- One of my favorite features of AngularJS are directives.
- I’ll write later about directives, but for now I’ll talk only about the concept of transclusion.
- I believe the explanation given in the official documentation is kinda obscure, and since I think transclusion is actually very useful when writing your own AngularJS directives, I’ll share an answer I gave in StackOverflow about how to understand AngularJS transclude.
- Consider a directive called myDirective in an element, and that element is enclosing some other content, let’s say:
If myDirective is using a template, you’ll see that the content of
will be replaced by your directive template.
- So now your directive will look something like this:
In conclusion, you basically use transclude when you want to preserve the contents of an element when you’re using a directive.
Continue reading “Understanding AngularJS transclude in directives”
- Grab the id and navigate to this url:
You should see a similar JSON response in your browser:
Now we’re ready to add in Angular.
- Be sure to add the requirement to the index.html file:
- Instead, we’ll use the Angular service to handle this request asynchronously:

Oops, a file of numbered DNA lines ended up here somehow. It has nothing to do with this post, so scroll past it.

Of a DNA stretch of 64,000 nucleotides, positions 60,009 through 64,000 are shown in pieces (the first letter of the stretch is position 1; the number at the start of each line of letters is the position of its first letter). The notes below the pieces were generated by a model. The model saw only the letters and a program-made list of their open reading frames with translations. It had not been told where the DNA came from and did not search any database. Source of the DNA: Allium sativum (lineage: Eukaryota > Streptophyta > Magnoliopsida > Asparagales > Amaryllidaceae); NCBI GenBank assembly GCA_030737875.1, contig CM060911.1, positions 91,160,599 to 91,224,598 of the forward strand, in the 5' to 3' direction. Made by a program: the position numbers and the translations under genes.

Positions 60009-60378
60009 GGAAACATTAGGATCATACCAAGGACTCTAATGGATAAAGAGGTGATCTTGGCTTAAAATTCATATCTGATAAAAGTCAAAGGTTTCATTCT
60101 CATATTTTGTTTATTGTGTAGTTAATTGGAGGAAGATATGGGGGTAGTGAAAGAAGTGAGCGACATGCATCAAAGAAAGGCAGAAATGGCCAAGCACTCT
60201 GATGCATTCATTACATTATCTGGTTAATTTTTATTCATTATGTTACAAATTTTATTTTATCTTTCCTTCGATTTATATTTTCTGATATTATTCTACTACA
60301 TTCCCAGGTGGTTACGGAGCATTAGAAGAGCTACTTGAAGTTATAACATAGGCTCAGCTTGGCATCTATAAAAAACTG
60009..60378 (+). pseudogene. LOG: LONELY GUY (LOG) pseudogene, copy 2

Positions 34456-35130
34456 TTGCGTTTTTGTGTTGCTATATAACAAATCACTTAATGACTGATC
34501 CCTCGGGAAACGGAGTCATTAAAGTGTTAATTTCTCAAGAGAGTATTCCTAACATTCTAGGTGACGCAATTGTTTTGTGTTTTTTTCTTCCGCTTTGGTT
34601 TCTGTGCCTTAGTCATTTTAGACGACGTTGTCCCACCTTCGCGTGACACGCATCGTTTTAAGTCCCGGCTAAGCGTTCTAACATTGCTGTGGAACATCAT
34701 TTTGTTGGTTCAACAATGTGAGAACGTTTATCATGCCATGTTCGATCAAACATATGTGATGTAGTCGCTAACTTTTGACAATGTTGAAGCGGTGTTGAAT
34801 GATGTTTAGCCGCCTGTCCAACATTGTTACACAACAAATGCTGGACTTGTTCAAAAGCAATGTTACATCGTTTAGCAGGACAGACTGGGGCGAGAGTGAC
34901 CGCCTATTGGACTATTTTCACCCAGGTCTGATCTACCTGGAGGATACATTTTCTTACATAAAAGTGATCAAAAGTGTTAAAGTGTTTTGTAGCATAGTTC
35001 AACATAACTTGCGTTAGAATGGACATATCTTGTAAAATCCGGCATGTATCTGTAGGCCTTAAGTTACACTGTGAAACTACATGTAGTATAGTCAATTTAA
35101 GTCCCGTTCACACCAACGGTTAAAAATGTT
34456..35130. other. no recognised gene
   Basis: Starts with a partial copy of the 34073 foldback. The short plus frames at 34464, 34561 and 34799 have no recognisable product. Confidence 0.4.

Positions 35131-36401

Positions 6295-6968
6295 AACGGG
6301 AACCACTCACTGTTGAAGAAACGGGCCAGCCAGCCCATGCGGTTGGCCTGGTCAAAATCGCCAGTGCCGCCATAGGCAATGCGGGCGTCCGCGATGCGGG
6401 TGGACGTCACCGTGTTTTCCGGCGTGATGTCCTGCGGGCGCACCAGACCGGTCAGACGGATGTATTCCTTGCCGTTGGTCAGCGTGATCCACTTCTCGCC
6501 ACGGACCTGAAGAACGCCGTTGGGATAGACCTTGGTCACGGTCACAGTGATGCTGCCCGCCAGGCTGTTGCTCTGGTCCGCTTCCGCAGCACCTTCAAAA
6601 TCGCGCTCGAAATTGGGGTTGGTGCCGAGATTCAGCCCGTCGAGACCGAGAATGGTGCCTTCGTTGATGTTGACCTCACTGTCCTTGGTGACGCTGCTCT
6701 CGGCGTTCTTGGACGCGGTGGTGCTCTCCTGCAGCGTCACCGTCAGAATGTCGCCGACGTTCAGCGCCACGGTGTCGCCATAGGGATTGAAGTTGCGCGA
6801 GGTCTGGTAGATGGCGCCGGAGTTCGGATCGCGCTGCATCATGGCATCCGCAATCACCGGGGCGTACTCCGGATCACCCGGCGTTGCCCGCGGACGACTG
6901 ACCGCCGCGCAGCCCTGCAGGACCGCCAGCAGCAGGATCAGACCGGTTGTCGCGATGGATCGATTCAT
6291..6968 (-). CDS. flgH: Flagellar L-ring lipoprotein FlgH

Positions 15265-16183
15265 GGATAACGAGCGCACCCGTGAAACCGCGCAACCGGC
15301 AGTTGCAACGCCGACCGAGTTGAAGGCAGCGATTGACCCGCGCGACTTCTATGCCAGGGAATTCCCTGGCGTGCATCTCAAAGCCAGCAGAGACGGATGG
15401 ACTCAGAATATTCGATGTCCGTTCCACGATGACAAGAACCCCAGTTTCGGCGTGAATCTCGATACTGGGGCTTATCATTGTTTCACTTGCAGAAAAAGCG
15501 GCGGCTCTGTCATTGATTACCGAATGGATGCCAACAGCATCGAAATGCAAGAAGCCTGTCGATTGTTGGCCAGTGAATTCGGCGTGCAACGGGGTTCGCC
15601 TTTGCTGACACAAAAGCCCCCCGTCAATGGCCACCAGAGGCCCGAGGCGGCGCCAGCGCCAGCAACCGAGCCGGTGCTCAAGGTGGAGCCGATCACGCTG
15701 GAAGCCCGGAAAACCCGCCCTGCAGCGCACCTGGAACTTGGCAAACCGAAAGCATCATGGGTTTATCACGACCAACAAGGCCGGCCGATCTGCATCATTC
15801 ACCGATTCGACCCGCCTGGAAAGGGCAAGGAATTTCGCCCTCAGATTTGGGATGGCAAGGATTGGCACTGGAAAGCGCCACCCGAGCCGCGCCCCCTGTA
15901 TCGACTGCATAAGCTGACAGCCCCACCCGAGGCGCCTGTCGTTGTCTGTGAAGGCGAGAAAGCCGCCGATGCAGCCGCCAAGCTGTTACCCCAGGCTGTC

Also, update the element in index.html:
We injected the service, grabbed the URL from the input box (via ), and then issued a POST request to the back-end.
- Refactor out the Redis job creation from the index view function, and then add it to a new view function called :
Make sure to add the following import at the top as well:
These changes should be straightforward.
- Update main.js by adding the following code to the controller:
Then update the success handler in the POST request:
Make sure to inject the service into the controller as well.
This tutorial details how to utilize to create a polling service with Angular.
Continue reading “Flask by Example”
- At first it was going to be Angular 2 vs React, but then a friend mentioned that people who used Vue wished they had known about it sooner and preferred it over React.I built a small dynamic single page in a single app in Vue 2, Angular, and React and I measured things like learning time, difficulty, and boilerplate.
- The boiler plate was less than Angular 2 and less than React.